If the murder of 11 innocent people can teach us anything, what lessons might we learn?

  • Do not look for haters only on the other side of the political transom. Those on the political left who only see antisemitism on the right have blinded themselves to what is happening in their own midst. Those on the political right, who are only concerned about the “lefties” on the campus and beyond, are blind to what is happening next to them.
  • We may never change the minds of people who send pipe bombs or enter a sanctuary with guns blazing. But we can stop them from influencing others. This year, at Thanksgiving dinner, when your curmudgeon uncle or successful cousin (not all haters are old and ornery) begins to rant about Jews, Blacks, Muslims, and LGBTQs who are ruining this country, do not sit idly by. Challenge them. Do so, not to change their minds, but to reach others – especially young people – who are listening and watching and learning. Silence is an imprimatur for hate and prejudice.
  • Do not think that this attack is only about Jews. It may start with the Jews, but it never ends there. And conversely, it may start with others – Muslims, African Americans, LGBTQ identifying folks – but it will ultimately reach Jews. Lost in the legitimate media attention to the pipe bomber and the Pittsburgh murderer was the fact a few days earlier in Kentucky two African Americans were murdered outside a supermarket by an alleged white nationalist. He had tried to gain access to a predominantly African American church but found the doors locked. Instead, he went to the nearby supermarket to find some Blacks to kill. And he did.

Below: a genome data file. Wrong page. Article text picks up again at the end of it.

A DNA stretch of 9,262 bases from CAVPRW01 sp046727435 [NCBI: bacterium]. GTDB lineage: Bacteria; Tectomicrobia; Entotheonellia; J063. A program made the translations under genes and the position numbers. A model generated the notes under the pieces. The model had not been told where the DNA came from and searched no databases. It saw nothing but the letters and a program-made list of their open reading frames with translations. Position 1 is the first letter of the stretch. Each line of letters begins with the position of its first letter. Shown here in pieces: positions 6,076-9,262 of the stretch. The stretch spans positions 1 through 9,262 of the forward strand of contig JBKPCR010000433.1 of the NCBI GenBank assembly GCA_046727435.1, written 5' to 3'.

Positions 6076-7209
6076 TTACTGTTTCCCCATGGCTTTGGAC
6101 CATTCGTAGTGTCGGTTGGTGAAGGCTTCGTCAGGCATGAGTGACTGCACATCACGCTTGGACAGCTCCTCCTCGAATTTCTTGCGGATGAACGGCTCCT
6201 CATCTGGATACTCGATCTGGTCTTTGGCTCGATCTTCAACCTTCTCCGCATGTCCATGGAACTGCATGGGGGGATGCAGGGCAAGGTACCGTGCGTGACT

• In Jewish tradition, upon mourning the dead, we say: May their memory be for a blessing. Today, we should say may the memory of all those killed and the suffering of those who have been wounded be for a blessing and for a lesson, a lesson we ignore at our personal, national, and moral risk.

    Correction, Nov. 2:

    The original version of this story misstated the model of one of the firearms used in the Pittsburgh synagogue shooting. It was an AR-15, not AK-47. The original version of this story also misstated the location of a shooting in Kentucky. It was outside a supermarket, not a mall. The original version of this story also said the suspect in the fatal shooting of two African Americans was a “white nationalist.” While prosecutors believe his alleged crimes were racially motivated, his ties to white nationalism are unclear.